Industrial Utility Efficiency    

Compressed Air System Improvements

An industrial manufacturing plant ( producing commercial water meters and valves ) had engaged us to conduct an ‘on-site’ Energy & Utilities Assessment of their facility. The annual ‘spend’ for electricity, natural gas, fuels and water was about $ 2.0 million.

During a five-day visit, several opportunities were identified and delineated in lighting, HVAC, process ventilation, the water systems and energy supply contracts. However, the most significant savings were in their compressed air system.

Normal production operations ( 12 and 18 hours per day and 5 to 6 days per week ) required three of four 300 hp air-cooled rotary compressors to be running ( generally fully loaded ) at 110 to 115 psig. The foundry operations building ( with a 200,000 cfm exhaust air ventilation dust collection system ) was costing about $ 250,000 per winter season for heating using several roof mounted natural gas-fired air make-up units. Temperatures were being controlled at 550 to 600 F to conserve costs. Cold air was being pulled in through most doors and wall openings. Comfort was not the ‘norm’.

We noted that both under-roof air compressor mechanical rooms were conveniently located outside adjacent to this High-Bay Foundry building. Thus, we recommended a heat recovery project. The compressors all ready had sound enclosures and exhaust ducts through the roof cover. Each compressor was producing about 700,000 Btuh of parasitic heat at 1400 to 1600 F. Their HVAC maintenance technician ( who had to go on the High-Bay roof in mid-winter to service the gas-fired AMUs ) was excited about this new scheme to say the least.

Rejected Heat

They installed insulated air ducts ( with diversion dampers for the Summer season ) into the sides of the Foundry building over the next few months. When winter arrived building heating savings was on the order of $ 12,000 per month. Moreover, ambient temperatures inside the building were much improved. Employees were able to ‘shed’ their heavy jackets.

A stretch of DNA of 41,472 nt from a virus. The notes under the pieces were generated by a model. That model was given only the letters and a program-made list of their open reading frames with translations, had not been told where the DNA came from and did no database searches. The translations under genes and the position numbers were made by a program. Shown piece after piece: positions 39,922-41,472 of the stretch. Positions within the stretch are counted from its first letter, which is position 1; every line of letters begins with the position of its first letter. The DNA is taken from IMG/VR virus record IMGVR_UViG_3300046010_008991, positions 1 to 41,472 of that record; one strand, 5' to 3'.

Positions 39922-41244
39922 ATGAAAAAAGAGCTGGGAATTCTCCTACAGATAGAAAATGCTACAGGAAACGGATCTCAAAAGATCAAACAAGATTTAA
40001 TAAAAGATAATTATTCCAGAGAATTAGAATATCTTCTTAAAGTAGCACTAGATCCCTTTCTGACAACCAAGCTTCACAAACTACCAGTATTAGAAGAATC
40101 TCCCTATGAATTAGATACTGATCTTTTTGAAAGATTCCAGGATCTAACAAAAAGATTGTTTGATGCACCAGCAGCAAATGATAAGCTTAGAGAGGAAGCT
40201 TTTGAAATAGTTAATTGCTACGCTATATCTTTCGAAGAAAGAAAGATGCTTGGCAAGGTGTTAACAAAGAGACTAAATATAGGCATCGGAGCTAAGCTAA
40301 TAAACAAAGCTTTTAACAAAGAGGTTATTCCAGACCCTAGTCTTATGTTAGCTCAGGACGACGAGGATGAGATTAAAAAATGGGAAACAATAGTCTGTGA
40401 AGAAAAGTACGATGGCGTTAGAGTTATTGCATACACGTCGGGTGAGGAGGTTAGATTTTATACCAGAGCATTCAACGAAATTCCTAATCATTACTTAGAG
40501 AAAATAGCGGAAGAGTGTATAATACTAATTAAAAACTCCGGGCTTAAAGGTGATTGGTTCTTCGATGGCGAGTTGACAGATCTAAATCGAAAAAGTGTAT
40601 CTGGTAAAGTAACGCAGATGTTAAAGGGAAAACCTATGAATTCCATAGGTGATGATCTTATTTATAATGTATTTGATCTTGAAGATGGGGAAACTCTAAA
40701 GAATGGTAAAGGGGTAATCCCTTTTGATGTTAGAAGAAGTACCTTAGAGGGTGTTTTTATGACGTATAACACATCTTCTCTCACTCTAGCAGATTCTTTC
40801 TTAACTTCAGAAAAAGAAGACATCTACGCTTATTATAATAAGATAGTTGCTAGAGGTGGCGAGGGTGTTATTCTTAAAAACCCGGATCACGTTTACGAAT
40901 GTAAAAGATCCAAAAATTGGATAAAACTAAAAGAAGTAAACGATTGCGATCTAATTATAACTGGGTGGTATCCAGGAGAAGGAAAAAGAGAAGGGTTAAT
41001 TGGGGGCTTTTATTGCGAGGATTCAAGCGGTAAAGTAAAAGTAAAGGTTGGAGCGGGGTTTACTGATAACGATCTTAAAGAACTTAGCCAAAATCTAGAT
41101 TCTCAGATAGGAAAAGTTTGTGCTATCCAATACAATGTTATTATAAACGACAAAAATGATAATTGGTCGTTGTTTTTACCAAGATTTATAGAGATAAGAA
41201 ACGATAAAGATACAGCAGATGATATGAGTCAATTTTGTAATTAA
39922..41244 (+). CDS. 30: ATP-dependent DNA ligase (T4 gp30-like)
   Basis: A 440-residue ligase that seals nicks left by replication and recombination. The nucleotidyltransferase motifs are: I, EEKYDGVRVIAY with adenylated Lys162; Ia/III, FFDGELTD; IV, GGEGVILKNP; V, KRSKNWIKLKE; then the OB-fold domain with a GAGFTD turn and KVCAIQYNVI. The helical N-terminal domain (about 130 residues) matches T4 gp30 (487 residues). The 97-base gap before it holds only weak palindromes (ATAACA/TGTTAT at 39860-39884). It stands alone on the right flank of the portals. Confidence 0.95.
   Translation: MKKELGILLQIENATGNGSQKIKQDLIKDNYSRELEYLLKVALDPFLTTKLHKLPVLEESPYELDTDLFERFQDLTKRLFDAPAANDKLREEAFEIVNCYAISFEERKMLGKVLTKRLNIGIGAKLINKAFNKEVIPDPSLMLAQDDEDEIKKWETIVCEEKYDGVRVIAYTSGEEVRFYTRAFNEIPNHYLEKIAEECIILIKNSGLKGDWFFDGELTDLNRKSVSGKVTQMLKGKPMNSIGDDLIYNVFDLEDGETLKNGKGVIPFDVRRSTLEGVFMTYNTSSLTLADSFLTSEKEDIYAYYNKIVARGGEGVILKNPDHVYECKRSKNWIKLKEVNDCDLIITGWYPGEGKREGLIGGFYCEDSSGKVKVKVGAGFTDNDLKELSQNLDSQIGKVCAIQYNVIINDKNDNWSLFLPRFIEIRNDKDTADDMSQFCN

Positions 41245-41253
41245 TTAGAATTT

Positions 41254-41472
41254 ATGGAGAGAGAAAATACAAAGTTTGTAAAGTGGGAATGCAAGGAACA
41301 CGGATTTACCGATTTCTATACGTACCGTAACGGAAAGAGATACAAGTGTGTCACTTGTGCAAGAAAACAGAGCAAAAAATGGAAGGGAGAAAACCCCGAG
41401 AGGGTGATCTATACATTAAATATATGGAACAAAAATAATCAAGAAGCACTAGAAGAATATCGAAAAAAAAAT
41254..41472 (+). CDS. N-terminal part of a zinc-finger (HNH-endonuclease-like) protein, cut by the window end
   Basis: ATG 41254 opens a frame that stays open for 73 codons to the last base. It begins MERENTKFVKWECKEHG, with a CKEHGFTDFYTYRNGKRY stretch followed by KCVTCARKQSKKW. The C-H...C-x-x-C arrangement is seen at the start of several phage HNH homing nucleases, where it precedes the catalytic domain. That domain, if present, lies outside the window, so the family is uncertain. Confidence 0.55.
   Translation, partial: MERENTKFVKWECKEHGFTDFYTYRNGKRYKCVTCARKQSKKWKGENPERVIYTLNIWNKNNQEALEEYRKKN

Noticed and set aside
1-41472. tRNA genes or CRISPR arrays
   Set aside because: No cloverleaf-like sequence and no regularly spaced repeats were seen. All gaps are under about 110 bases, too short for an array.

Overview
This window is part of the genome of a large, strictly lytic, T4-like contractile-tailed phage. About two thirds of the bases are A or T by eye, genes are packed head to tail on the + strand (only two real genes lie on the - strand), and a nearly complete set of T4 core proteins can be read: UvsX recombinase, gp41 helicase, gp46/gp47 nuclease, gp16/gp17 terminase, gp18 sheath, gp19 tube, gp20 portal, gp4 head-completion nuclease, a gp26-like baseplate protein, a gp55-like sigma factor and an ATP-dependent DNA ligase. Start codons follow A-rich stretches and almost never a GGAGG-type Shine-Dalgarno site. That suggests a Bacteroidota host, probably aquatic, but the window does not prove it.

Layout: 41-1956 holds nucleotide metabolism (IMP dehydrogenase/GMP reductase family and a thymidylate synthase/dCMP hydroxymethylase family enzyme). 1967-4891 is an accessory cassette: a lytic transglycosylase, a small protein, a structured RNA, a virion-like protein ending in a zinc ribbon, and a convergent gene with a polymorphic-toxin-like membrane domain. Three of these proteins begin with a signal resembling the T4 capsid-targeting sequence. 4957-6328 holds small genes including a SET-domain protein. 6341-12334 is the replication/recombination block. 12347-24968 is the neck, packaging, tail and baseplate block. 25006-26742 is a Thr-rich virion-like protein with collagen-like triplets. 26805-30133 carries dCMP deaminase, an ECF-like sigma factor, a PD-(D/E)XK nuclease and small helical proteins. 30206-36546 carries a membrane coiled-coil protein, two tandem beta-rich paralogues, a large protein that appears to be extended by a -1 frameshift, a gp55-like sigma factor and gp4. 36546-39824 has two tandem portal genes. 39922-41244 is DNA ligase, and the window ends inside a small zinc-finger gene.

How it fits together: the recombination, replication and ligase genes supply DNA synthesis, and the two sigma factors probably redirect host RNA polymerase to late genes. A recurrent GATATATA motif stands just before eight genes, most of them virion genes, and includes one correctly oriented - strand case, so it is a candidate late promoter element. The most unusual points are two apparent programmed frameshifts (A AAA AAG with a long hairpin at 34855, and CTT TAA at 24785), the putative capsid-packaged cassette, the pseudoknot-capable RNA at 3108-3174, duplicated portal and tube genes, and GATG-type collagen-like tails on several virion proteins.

Further investigation identified that the 110 to 115 psig compressor discharge pressure was needed to maintain process cycle efficiency on the huge metal casting conveyor line that utilized four large 8” diameter x 30” long air cylinders. These cylinders required 90 psig minimum to the control valves. Due to undersized air supply piping and a small local surge tank, a 15-20 psig pressure drop was occurring in the line to the cylinders. The production superintendent was strongly opposed to lowering system pressure due to numerous process line problems over the years. It took some serious salesmanship to convince them that air system supply piping improvements could be made to work.

Green leaf

Piping changes and an additional local surge tank ( that they happened to have in excess ) were installed. The surge tank was located as close to the cylinders as possible. This change not only resulted in reducing the compressors to 100 psig, but also allowed shut-down one of the 300 hp units. Talk about an ‘artificial demand’ issue success!

The specific savings for that energy project was estimated at $ 29,000 per year and compressor maintenance cost savings were also expected at 15 psig lower operating pressure. Compressor after coolers, Air Dryers and condensate trap preventive maintenance improvements accounted for an additional $ 12,000 per year of savings.

Simplified

Equipment modifications and routine maintenance activity changes were also developed and implemented to ensure that the savings ( as outlined above ) would continue. Several months after implementation, the maintenance crew continued to be quite pleased with the new operating conditions and the employees in the Foundry have improved their productivity.

 

Summary and Comment:first steps

Do your compressors have heat recovery ? Have you considered this option ? What compressor discharge pressure does your facility really need? Piping system design is crucial to operating the compressors at lower pressures. Piping configuration frictional line losses can be significant. Short duration high ‘surge-flow’ conditions also can affect system pressure.

If your plant operates air compressors above 95-100 psig, you should know why and have a sound technical reason for that condition. Not only energy cost savings, but also long term reliability of the compressors would result when operating at 90 -100 psig versus units operating continually at 115 -125 psig. Most process equipment should operate reliably with 80 psig air supply to the machine manifold (with some specific exceptions such as large air cylinders, Pulse-Jet baghouses and sandblast units).

 

For more information, please contact Gary Wamsley, PE, CEM, JoGar Energy Services, tel: 678-977-1508, www.jogarenergy.com.